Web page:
important INFORMATION ABOUT ONGOING ALASKA PUBLIC EMPLOYEEs' RETIREMENT SYSTEM (PERS) AND TEACHERS' RETIREMENT SYSTEM (TRS) LITIGATION


On November 4th, 2016, the Alaska Supreme Court released its decision in Metcalfe v. State of Alaska, a case challenging the legislature's decision in 2005 to remove the ability for former Alaska Public Employees' Retirement System (PERS) and Teachers' Retirement System (TRS) members to be reinstated at their prior level of tier service for retirement benefits after 1) returning to public employment and 2) paying back any refunded contributions. The Supreme Court reversed the Superior Court's dismissal of the case on statute of limitations grounds, and this challenge will now return to the Superior Court for further litigation. 

If you are a former member of PERS or TRS who left public employment and took a refund of your PERS or TRS contributions the outcome of this litigation may have important consequences regarding your ability to be reinstated at your prior PERS or TRS tier level. Similarly, if you are a current Alaska public employee who had a higher PERS or TRS tier level in the past, but returned to public employment after 2010 and now have a lower tier level, the outcome of this litigation may have important consequences regarding your ability to be reinstated at your prior PERS or TRS tier level. 

It is important to note that no final decision has been reached in this case. The litigation is ongoing.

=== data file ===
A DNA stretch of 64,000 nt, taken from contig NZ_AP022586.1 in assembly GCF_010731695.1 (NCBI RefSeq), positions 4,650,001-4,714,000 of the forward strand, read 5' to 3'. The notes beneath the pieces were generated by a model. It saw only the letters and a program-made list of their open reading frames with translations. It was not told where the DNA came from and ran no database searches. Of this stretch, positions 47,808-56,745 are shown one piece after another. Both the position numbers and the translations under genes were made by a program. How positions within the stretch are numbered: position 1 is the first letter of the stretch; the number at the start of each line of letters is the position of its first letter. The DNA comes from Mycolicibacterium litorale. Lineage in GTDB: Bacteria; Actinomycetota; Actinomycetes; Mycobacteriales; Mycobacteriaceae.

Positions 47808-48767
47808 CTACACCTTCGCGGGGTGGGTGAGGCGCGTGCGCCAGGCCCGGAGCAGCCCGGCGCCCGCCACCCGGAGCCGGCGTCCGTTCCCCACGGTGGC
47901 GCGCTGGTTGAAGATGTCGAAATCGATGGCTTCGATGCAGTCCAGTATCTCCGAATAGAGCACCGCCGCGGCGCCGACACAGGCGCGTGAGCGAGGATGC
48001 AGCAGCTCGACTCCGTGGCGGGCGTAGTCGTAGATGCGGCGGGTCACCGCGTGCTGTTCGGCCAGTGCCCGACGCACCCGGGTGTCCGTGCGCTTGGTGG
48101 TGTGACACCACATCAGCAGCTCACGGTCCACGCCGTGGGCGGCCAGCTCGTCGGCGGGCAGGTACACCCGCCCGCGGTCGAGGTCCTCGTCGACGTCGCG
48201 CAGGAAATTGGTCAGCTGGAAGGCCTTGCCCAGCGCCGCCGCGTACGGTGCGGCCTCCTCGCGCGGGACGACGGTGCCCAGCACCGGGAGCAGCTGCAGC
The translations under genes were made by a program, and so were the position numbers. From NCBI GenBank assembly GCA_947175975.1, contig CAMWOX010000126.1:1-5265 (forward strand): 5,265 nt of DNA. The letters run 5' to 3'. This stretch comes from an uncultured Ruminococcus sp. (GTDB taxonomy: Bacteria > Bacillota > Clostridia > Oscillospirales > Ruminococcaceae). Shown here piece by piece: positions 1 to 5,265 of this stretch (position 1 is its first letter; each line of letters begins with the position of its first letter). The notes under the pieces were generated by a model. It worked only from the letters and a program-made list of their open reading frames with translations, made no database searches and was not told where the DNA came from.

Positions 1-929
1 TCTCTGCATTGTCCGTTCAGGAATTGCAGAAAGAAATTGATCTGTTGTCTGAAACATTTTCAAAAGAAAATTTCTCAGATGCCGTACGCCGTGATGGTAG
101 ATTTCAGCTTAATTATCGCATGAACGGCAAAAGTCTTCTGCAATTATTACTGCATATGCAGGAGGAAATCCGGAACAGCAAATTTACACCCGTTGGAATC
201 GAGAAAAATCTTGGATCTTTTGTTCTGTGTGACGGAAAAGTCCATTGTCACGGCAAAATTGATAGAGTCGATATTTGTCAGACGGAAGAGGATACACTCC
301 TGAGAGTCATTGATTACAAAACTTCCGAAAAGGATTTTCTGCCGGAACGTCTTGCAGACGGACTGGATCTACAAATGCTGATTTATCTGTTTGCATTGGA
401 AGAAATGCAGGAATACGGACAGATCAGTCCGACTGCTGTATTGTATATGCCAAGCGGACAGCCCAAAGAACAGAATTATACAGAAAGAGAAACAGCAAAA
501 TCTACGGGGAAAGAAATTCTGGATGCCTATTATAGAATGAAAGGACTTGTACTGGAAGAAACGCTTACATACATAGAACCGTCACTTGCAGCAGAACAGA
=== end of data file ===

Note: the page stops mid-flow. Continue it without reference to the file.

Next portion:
We have prepared a Frequently Asked Questions guide below to try to answer the most common questions that people have contacted us with regarding the litigation. 

frequently asked questions regarding the metcalfe v. state pers/trs litigation

1. What is this case about?

This case challenges the constitutionality of a 2005 law which, among other things, repealed the statute that allowed former PERS and TRS members to be reinstated to their prior level of tier (e.g. Tier 1, Tier 2, Tier 3) status upon returning to public employment and paying back any refunded contributions. We argued that the removal of the ability to be reinstated at prior tier level violated Article XII, section 7 of the Alaska Constitution, which protects accrued benefits of membership in public retirement systems in Alaska from being reduced. We argued that the ability to leave the system and return at the same tier level was an accrued benefit, and that its removal reduced that benefit. 

2. WHY HAVEN'T I HEARD ABOUT THIS SINCE 2015?

The Superior Court (the trial court) dismissed the case in 2014, deciding that the case was barred by the statute of limitations (it hadn't been brought soon enough after the repeal of the law). We appealed that decision and the case was briefed and argued in front of the Alaska Supreme Court in late 2014/early 2015. The case was then effectively on hold until the Supreme Court released its decision on November 4th, 2016. 

3. What did the alaska supreme court decide? 

The case against the State had two components: a contract claim for damages for former PERS/TRS members who were unable to return to their prior tier status because of the change in the law, and a declaratory judgment claim asking that a court rule the law repealing the benefit unconstitutional and prevent the state from enforcing it.